[Alyson Kuhn] Stephen Exel is a food writer and editor, and a contributing editor to Traditional Home magazine. I met him in June while he was on assignment in the Napa Valley. After he asked our server at Bottega whether he could keep the menu, it wasn’t long before we started comparing restaurant swag stories.
Le Grand Hotel, Brussels: Menu for Jan. 12, 1899
What do you do with the menus you keep?
Some I frame and hang in my kitchen. Others I file. I’ll tell you about one of the earliest menus I actually collected myself. When I was 14 or 15, I went to Paris with the French Club from my school — we also toured the French countryside. I was the only boy, and there were probably 25 girls. I had worked as an usher in a movie theater to help pay for the trip. Many of the meals were included, but we also received a per diem for when we ate in cafés or bistros on our own. My friend Twinky and I saved most of our per diem money by living on croque monsieurs — those delicious ham and cheese sandwiches — because we wanted to go to Maxim’s. On our last night in Paris we presented ourselves at the restaurant, all dressed up. I’m sure Twinky was wearing a minidress, probably pink, and I was in a suit and tie.
Wait a second. Had you made a reservation?
No, we hadn’t. We asked for a table for two, and I’m guessing that we tried to do this in French.The maître d’ discreetly inquired whether we knew what things cost, and I told him how many francs we had. We ordered, and somehow the bill was magically in line with our savings. I brought the menu home and eventually had it framed.
Kurhaus, Bad Nauheim, Germany: Menu for Sept. 2, 1902
Can you send me a photo of it?
Unfortunately not. It hasn’t resurfaced after my last move, which was several years ago. But I remember it so vividly, I’ll describe it for you: The front and back covers created a continuous illustration, clearly intended to evoke the Art Nouveau style. It was slightly cartoonish, and I recall a profile of a woman in a period dress, with a red hat, very Toulouse-Lautrec-like. The gentlemen were in evening dress. The Maxim’s logo, a waiter burdened down with top hats and walking sticks, was on the inside, but I had the cover side framed.
Hotel des Indes: Menu for Nov. 26, 1892
Was that the first menu you kept?
It might have been the first one that I asked to keep, but it wouldn’t have been the first one kept for me. My mother was British, and she arrived in America on the SS United States as a young woman. She and my father sailed back to England on the same ship on their honeymoon, and when I was 3, I traveled to England on that ship, with my mother. She saved the menus, and she kept two boxes of memorabilia from her crossings. I have always been intrigued by the contents of those boxes. I remember the tiny engraved cards inviting her to the Captain’s Table for dinner.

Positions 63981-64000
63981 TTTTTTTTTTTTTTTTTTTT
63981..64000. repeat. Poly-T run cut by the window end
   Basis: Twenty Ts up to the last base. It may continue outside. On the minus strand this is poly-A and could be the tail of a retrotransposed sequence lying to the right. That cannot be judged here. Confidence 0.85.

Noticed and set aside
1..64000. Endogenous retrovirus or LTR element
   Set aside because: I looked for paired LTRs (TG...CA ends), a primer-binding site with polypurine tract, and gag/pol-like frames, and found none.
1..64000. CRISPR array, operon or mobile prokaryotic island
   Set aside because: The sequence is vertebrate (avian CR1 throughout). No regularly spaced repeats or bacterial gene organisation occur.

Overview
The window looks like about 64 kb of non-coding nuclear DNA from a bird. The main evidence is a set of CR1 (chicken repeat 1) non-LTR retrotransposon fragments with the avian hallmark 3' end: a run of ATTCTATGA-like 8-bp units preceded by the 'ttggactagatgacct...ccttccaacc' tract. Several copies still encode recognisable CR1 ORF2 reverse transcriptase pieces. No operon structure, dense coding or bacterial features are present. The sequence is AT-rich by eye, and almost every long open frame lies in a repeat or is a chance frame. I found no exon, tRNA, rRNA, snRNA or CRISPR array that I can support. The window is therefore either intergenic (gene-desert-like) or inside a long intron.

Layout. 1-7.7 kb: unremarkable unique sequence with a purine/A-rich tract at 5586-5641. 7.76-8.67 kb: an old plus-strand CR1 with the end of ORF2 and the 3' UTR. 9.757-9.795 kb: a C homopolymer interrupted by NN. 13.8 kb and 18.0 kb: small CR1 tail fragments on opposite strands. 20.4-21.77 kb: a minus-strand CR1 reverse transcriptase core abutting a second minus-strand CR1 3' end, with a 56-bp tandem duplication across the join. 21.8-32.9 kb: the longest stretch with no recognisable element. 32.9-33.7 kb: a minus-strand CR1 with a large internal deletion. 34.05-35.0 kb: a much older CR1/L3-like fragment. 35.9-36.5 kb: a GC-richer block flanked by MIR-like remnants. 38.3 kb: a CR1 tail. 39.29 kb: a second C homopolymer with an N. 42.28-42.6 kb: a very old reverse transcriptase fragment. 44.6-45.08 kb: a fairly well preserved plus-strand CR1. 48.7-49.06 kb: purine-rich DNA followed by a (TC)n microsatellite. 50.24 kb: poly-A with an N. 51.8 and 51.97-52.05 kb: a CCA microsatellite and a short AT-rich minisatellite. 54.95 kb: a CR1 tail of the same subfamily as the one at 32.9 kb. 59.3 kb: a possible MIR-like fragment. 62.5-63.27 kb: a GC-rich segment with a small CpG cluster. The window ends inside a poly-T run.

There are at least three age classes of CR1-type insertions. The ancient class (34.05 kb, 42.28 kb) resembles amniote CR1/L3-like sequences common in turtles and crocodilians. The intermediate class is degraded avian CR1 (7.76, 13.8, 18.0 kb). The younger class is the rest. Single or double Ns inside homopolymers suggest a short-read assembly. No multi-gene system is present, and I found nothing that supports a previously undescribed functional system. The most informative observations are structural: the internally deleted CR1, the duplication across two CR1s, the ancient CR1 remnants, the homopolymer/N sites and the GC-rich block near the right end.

Hotel des Indes, The Hague, Netherlands: Menu for July 27
And what about the menus?
Everything had a very stylized look, and even as a little boy I thought they were cool, because they had the same elegant graphic of the ship’s emblem. Perhaps subconsciously they predestined me to collect restaurant menus. My mother also kept the pair of passenger lists from our trip together. Going over I was Master Stephen Exel, and coming home I was Stephen Exel, Esq.
Exel, a Chicago native, celebrated many family occasions at the city’s famous Pump Room.
How great! And are you interested in menus from meals that you haven’t actually eaten yourself?
I am, both for the graphics and for the cuisine. Years ago, I found half a dozen little menu cards in a thrift shop or antique store — I don’t exactly remember where, but I loved them and framed them for my kitchen. They are all from hotels, handwritten just for a single day, on beautiful stock. There’s this allure to them, being from hotels where people would “stop” — that wonderful old expression. They truly are a glimpse, a remnant really, of a kind of civilized living that is gone. That’s not to say that there isn’t civilized living today, but there were different formalities back then.
Exel reminisces, “There was always someone famous seated in Booth 1. The entry was covered with framed photos of movie and Broadway stars — all dining at the Pump Room. It had this magical quality to it.”
And what about the menu items themselves?
I have on occasion tried to figure out what all the dishes were. For some, I couldn’t find any information but many are classics from the French repertoire, still served today. It would be so fun to serve one of these menus on the date for which it was created — if you could actually recreate everything from, say, September 2nd, 1902.
Will you be doing anything in honor of Bastille Day?
[Slight pause] Here is what I’m going to do: I’m going to buy a bottle of rosé brut, a baguette, some fabulous creamy Reblochon and some fresh blackberries, which I’m going to smash into my cheese, and I’ll sing the Marseillaise!
Stephen Exel gave me the choice of saying that he currently lives in Des Moines, Iowa (where Traditional Home is headquartered), or in a writer’s romantic garret in Montmartre, “the Parisian equivalent of where Gregory Peck lived in Roman Holiday … which is not true, but a guy can dream.” Meanwhile, Exel can’t wait to visit the Pump Room’s latest incarnation, completely redesigned by Ian Schrager.
All Photos: © 2012 StudioAlex